Surgical treatment of the ruptured thoracic and thoraco-abdominal aorta

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Surgical treatment of the ruptured thoracic and thoraco-abdominal aorta. / Lewis, Michael; Ranasinghe, Aaron; Revell, M; Lewis, K; Bonser, Robert.

In: British Journal of Surgery, Vol. 89, No. 4, 01.04.2002, p. 442-445.

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@article{4d9cf78409ae4ddd8ceb9d8a5f837b78,
title = "Surgical treatment of the ruptured thoracic and thoraco-abdominal aorta",
abstract = "Background: Rupture is the single most common cause of death in patients with thoracic aortic and thoracoabdominal aneurysm (TAA/TAAA) and is almost uniformly fatal. Methods: This was a retrospective review of patients admitted to a single practice with rupture of a TAA/TAAA between 1993 and 2000. Results: Twenty-two consecutive patients with a leaking TAA/TAAA were identified. The aetiology of rupture was either secondary to a degenerative TAAA or a type B dissection. Seventeen patients underwent surgery; one had a Crawford extent 1, seven an extent II, one an extent III and two an extent IV TAAA. Six patients had an acute type B dissection with rupture in the upper descending thoracic aorta. The 30-day survival rate was 88 per cent (15 of 17 patients). Actuarial survival at 1 year in patients who had surgery was 65 per cent. Survival at 1 year for all presenting patients who consented to surgery was 40 per cent. Median survival was greater than 36 months. Conclusion: As a result of improving medical care, more patients with a contained rupture of a TAA/TAAA may present for treatment. Surgery is complex and requires specialist teams for optimal care.",
author = "Michael Lewis and Aaron Ranasinghe and M Revell and K Lewis and Robert Bonser",
year = "2002",
month = apr,
day = "1",
doi = "10.1046/j.0007-1323.2001.02049.x",
language = "English",
volume = "89",
pages = "442--445",
journal = "British Journal of Surgery",
issn = "0007-1323",
publisher = "Wiley",
number = "4",

}

RIS

TY - JOUR

T1 - Surgical treatment of the ruptured thoracic and thoraco-abdominal aorta

AU - Lewis, Michael

AU - Ranasinghe, Aaron

AU - Revell, M

AU - Lewis, K

AU - Bonser, Robert

PY - 2002/4/1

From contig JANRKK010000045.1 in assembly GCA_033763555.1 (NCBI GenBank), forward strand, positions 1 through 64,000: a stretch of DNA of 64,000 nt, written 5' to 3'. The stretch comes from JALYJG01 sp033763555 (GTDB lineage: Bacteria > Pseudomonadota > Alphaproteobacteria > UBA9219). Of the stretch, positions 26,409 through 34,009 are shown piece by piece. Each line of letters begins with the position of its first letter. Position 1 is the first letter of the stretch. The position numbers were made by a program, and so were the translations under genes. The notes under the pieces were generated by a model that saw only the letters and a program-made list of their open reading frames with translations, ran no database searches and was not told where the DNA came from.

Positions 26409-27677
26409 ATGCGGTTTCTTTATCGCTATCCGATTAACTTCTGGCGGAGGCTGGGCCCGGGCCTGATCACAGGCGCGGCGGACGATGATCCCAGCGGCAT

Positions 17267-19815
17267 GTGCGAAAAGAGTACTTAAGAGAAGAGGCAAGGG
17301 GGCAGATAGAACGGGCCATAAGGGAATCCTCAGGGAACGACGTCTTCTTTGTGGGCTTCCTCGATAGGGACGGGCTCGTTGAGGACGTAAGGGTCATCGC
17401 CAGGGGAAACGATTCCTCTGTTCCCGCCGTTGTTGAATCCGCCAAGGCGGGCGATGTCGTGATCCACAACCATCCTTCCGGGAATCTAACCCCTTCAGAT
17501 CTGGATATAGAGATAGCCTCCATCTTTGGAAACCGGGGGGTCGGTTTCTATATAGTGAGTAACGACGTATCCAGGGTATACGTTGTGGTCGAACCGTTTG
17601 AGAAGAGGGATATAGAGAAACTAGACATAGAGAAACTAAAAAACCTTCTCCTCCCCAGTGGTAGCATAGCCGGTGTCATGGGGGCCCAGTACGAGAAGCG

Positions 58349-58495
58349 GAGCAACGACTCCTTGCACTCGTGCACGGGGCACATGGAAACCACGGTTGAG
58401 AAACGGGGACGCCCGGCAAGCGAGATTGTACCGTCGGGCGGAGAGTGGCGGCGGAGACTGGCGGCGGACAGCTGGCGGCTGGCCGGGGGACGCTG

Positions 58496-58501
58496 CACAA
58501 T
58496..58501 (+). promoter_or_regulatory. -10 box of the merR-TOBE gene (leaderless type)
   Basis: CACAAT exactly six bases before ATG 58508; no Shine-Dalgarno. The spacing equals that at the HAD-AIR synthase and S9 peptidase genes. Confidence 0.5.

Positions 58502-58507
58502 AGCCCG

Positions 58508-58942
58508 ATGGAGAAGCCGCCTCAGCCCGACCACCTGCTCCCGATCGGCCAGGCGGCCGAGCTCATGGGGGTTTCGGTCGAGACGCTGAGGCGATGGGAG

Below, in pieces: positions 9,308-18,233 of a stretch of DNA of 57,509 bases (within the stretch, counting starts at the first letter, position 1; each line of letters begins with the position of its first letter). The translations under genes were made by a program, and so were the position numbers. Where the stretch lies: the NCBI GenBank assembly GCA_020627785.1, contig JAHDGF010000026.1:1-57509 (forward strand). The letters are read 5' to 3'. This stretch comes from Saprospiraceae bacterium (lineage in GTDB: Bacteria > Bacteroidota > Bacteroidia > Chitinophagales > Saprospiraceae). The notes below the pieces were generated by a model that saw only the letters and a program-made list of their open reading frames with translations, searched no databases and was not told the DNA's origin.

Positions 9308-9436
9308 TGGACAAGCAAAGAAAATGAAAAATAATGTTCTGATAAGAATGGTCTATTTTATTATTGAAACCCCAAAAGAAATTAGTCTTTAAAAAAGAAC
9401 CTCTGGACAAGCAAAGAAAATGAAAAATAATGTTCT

Y1 - 2002/4/1

N2 - Background: Rupture is the single most common cause of death in patients with thoracic aortic and thoracoabdominal aneurysm (TAA/TAAA) and is almost uniformly fatal. Methods: This was a retrospective review of patients admitted to a single practice with rupture of a TAA/TAAA between 1993 and 2000. Results: Twenty-two consecutive patients with a leaking TAA/TAAA were identified. The aetiology of rupture was either secondary to a degenerative TAAA or a type B dissection. Seventeen patients underwent surgery; one had a Crawford extent 1, seven an extent II, one an extent III and two an extent IV TAAA. Six patients had an acute type B dissection with rupture in the upper descending thoracic aorta. The 30-day survival rate was 88 per cent (15 of 17 patients). Actuarial survival at 1 year in patients who had surgery was 65 per cent. Survival at 1 year for all presenting patients who consented to surgery was 40 per cent. Median survival was greater than 36 months. Conclusion: As a result of improving medical care, more patients with a contained rupture of a TAA/TAAA may present for treatment. Surgery is complex and requires specialist teams for optimal care.

AB - Background: Rupture is the single most common cause of death in patients with thoracic aortic and thoracoabdominal aneurysm (TAA/TAAA) and is almost uniformly fatal. Methods: This was a retrospective review of patients admitted to a single practice with rupture of a TAA/TAAA between 1993 and 2000. Results: Twenty-two consecutive patients with a leaking TAA/TAAA were identified. The aetiology of rupture was either secondary to a degenerative TAAA or a type B dissection. Seventeen patients underwent surgery; one had a Crawford extent 1, seven an extent II, one an extent III and two an extent IV TAAA. Six patients had an acute type B dissection with rupture in the upper descending thoracic aorta. The 30-day survival rate was 88 per cent (15 of 17 patients). Actuarial survival at 1 year in patients who had surgery was 65 per cent. Survival at 1 year for all presenting patients who consented to surgery was 40 per cent. Median survival was greater than 36 months. Conclusion: As a result of improving medical care, more patients with a contained rupture of a TAA/TAAA may present for treatment. Surgery is complex and requires specialist teams for optimal care.

UR - http://www.scopus.com/inward/record.url?scp=0036267930&partnerID=8YFLogxK

U2 - 10.1046/j.0007-1323.2001.02049.x

DO - 10.1046/j.0007-1323.2001.02049.x

M3 - Article

C2 - 11952585

VL - 89

SP - 442

EP - 445

JO - British Journal of Surgery

JF - British Journal of Surgery

SN - 0007-1323

IS - 4

ER -